Brazilian translator Lia Wyler (b.1934) died on December 11. Wyler translated J.K. Rowling’s Harry Potter series into Portuguese and also worked on translations of works by Stephen King, Margaret Atwood, and Arthur Conan Doyle.
Nigerian author Emeka Walter Dinjos (b.1984) died on December 12. Dinjos began publishing in 2014 with the poem “My Maker” and later the story “The Diamond Fish.” In 2015, he co-edited an issue of Sub-Saharan Magazine with Chigozie Nelson. He published addition stories in from 2016 through 2018, including appearances in Beneath Ceaseless Skies, Galaxy’s Edge, and Abyss & Apex.
Author Paul Dale Anderson (b.1944) died on December 13. Anderson published the novels in the Philip Ashur series and his short stories were collected in The Devil Made Me Do It! In addition to writing science fiction, he has written thrillers, mysteries, and westerns. He was diagnosed with cancer in November.
Cryptographer Tim May (b.1951) died in December 13. May co-founded the Cypherpunks, a pro-cryptography grassroots organization, in 1992. An early employee at Intel, May was also a science fiction fan, a member of PenSFA in the San Francisco peninsula.
Italian translator and editor Giuseppe Lippi (b.1953) died on December 14. Lippi edited the magazine Robot beginning in 1977 and from 1990-2018 he edited Urania. In addition to buying Italian stories, he also translated works by Robert E. Howard and H.P. Lovecraft into Italian.
Composer Galt MacDermot (b.Arthur Terence Galt MacDermot, 1928) died on December 17. MacDermot is best known for writing the musical Hair and won a Grammy Award for the song “African Waltz.” His musical Via Galactica is set on an asteroid and features a space sanitation man. His musical Isabel’s a Jezebel is based on the Grimm Fairy Tales.
Actress and director Penny Marshall (b.1943) died on December 17. Marshall may be best known for her role as Laverne DiFazio on Happy Days and Laverne and Shirley, but she was also a director. Her age-swapping fantasy film Big was the first film directed by a woman to gross more than $100 million. As an actress, she appeared in Hocus Pocus.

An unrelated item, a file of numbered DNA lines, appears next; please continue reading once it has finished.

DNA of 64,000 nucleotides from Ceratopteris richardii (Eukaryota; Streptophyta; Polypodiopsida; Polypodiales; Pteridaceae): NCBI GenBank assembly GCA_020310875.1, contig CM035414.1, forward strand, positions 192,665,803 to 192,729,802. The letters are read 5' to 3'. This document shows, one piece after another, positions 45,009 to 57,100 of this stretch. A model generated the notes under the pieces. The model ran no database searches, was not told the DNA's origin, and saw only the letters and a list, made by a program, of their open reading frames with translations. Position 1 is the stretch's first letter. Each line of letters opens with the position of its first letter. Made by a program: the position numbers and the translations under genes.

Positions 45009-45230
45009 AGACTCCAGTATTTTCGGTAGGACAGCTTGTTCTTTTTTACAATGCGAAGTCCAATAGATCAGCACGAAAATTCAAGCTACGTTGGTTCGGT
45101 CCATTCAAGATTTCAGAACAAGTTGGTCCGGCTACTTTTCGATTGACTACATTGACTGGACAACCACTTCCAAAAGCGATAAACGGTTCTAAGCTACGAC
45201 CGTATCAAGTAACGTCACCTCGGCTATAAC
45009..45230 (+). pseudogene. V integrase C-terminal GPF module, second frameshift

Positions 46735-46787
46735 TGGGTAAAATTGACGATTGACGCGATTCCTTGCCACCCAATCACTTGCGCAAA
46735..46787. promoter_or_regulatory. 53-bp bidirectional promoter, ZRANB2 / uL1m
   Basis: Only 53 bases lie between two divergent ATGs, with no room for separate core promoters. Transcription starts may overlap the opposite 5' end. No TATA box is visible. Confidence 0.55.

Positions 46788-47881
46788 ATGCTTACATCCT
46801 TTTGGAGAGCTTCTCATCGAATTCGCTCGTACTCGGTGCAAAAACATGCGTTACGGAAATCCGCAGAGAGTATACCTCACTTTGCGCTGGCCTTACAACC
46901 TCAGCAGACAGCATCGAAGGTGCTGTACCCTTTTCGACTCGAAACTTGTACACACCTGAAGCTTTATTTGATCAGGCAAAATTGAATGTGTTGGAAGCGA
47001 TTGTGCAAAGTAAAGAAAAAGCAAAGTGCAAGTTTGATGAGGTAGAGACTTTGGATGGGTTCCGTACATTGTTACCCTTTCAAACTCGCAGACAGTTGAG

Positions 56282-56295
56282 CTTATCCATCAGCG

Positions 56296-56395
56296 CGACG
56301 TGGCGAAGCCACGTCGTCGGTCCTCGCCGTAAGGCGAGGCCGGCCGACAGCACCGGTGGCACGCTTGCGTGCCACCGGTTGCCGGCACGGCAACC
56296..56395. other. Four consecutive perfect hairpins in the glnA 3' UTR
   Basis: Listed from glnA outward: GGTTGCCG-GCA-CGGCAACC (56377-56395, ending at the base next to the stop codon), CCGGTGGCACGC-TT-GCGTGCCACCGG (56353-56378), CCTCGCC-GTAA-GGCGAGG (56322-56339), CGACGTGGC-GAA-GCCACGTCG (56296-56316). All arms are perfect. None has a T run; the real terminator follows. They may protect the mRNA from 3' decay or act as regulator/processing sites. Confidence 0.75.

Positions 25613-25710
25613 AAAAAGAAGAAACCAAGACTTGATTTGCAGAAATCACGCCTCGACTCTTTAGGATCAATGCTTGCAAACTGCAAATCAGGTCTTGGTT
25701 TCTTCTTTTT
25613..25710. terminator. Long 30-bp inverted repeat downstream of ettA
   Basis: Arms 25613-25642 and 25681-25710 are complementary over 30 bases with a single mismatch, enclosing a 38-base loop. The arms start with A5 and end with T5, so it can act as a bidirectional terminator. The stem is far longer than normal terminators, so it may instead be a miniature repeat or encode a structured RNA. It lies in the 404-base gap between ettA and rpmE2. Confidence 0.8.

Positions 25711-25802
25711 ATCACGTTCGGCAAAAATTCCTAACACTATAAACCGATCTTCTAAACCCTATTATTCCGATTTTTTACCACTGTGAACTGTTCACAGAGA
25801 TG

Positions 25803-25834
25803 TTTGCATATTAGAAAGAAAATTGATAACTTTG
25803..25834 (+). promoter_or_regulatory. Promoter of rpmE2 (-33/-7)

Author Morgan J. Bolt (b.1991) died on December 18 from cancer. Bolt’s YA novel, The Favored was published in October.
Actor and stuntman Steve Dash (b.Steve Daskewisz, 1944) died on December 18. Dash’s highest profile role was as Jason’s stunt double in Friday the 13th. He also appeared in a couple episodes of Superboy. He served as William Atherton’s stunt double in Ghostbusters.
Actor Peter Masterson (b.1934) died on December 18. Masterson appeared in The Exorcist as Dr. Barringer and in The Stepford Wives as Walter Eberhart. He also worked as a director and adapted The Best Little Whorehouse in Texas into a Broadway musical.
Audrey Geisel (b.Audrey Dimond, 1921) died on December 19. Dimond married Theodore Geisel, Dr. Seuss, in 1968, a year after his first wife’s suicide. Following his death in 1991, Dimond oversaw his estate. She served as executive producer on The Lorax, The Grinch, and Horton Hears a Who.
Composer Norman Gimbel (b.1927) died on December 19. Gimbel wrote the lyric to the theme song for the Lynda Carter Wonder Woman. He wrote “A Whale of Tale,” which appeared in 20,000 Leagues under the Sea. His lyrics also appeared in The Phantom Tollbooth and Pufnstuf. He won an Oscar for his song “It Goes Like It Goes” from Norma Rae. His most widely known lyrics may be “The Girl from Ipanema.”
Director William Sellars (b.1925) died on December 19. Sellars may be best known as a producer of the British television show All Creatures Great & Small, but he also directed the first Doctor’s serial “The Celestial Toymaker.” He started out as a production assistant on the television series A for Andromeda and one of his only acting roles was in an episode of The Andromeda Breakthrough.